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May 31, 1859: The Most Famous Clock In The World Starts Keeping Time

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On May 31, 1859, the iconic clock tower now known as Big Ben began to keep time for the first time. Located at the north end of the Palace of Westminster in London, the tower has since become one of the most recognizable symbols of the United Kingdom. Although the name “Big Ben” originally referred only to the Great Bell of the clock, it is now commonly used to describe the entire clock tower and its clock.

The clock tower was part of Charles Barry’s design for a new palace after the original Palace of Westminster was destroyed by fire in 1834. Barry enlisted the help of Augustus Pugin, an architect renowned for his Gothic Revival designs, to create the detailed Gothic aesthetics of the tower. The tower stands at an imposing height of 316 feet, making it a prominent feature of the London skyline.

The clock itself was designed by Edmund Beckett Denison, a lawyer and amateur horologist, in collaboration with George Airy, the Astronomer Royal. The clock mechanism was constructed by Edward John Dent, and after his death in 1853, it was completed by his stepson, Frederick Dent. One of the most remarkable features of the clock is its accuracy, which was ensured by a gravity escapement designed by Denison. This innovation allowed the clock to remain precise despite external factors such as wind or the movement of the tower.

The Great Bell, known as Big Ben, weighs a massive 13.5 tons and is 7 feet 2 inches tall with a diameter of 9 feet. The bell was cast at the Whitechapel Bell Foundry, and it took several attempts to achieve the desired sound and durability. The first bell cast for the tower cracked during testing and had to be recast. The second bell, which also cracked shortly after installation, was repaired by turning it a quarter turn and using a lighter hammer to strike it. This solution allowed Big Ben to produce its distinctive chime that has been heard around London for over a century and a half.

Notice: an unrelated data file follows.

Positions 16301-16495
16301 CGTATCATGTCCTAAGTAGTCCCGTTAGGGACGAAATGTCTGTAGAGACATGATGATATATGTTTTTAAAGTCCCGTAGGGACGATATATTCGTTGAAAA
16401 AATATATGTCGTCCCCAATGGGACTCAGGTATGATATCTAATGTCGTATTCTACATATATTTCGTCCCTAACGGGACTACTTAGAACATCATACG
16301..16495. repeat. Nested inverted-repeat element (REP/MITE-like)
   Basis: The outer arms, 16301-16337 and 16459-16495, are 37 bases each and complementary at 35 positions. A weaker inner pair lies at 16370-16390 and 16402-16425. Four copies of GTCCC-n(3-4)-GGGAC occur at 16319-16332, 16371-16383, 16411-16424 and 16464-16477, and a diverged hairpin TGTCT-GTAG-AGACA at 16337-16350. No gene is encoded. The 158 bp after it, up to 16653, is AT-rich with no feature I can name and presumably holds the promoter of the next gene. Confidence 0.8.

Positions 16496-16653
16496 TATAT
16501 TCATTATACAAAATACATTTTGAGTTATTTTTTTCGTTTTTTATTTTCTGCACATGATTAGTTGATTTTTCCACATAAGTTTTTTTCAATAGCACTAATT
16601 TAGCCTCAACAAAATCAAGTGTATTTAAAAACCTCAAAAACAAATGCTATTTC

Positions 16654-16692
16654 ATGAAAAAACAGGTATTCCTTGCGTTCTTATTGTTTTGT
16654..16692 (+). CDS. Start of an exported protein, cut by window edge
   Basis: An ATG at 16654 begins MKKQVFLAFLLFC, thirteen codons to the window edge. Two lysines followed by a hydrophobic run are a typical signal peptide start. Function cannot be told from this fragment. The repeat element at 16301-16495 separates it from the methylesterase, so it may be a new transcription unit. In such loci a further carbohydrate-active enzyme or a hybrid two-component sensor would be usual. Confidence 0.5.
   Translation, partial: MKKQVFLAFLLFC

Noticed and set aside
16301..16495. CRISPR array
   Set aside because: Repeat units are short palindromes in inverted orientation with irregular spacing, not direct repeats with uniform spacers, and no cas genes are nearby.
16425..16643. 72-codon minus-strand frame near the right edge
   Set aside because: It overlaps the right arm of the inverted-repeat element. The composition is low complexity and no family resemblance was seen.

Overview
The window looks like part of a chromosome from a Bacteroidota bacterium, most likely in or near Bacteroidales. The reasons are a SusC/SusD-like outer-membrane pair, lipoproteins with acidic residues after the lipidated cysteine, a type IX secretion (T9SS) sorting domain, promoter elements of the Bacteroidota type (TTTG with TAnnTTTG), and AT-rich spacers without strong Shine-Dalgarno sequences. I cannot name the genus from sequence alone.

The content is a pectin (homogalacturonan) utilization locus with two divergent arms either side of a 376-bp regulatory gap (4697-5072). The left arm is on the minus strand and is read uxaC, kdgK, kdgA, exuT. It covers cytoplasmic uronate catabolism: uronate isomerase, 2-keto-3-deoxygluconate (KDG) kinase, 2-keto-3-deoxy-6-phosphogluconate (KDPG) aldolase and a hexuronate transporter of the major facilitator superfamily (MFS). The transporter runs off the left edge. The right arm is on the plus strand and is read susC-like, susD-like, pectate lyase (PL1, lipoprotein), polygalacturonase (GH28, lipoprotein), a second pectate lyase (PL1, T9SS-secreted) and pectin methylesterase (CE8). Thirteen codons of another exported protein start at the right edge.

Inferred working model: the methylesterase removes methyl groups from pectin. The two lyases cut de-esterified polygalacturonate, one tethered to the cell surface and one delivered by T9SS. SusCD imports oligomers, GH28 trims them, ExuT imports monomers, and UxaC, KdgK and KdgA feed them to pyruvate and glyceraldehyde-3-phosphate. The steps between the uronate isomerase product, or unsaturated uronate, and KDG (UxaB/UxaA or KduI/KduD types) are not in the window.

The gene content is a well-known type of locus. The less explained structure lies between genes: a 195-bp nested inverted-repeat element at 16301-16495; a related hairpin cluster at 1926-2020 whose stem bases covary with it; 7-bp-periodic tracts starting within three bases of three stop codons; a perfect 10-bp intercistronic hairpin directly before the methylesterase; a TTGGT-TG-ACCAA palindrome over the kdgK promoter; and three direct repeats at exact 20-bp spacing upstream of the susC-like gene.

The clock began keeping time on May 31, 1859, and Big Ben chimed for the first time on July 11 of the same year. The accuracy and reliability of the clock were immediately apparent, earning it a reputation as one of the most reliable timekeeping devices in the world. The clock’s four faces are made of iron frames filled with opal glass, and each face is 23 feet in diameter. The minute hands are 14 feet long, and the hour hands are 9 feet long, allowing the time to be read from a considerable distance.

Over the years, Big Ben has become more than just a timekeeping device; it has evolved into a symbol of British resilience and tradition. During World War II, despite the heavy bombing of London, Big Ben continued to chime, providing a sense of continuity and hope to the beleaguered city. The chimes of Big Ben have also been broadcast by the BBC since 1923, marking the start of the New Year and other significant events in the UK.

In 2012, the clock tower was renamed Elizabeth Tower in honor of Queen Elizabeth II’s Diamond Jubilee. Despite the name change, the structure is still popularly known as Big Ben. The tower has undergone several restorations over the years, with the most recent renovation beginning in 2017 and completed in 2022. These efforts have ensured that Big Ben continues to function accurately and remain an enduring landmark.

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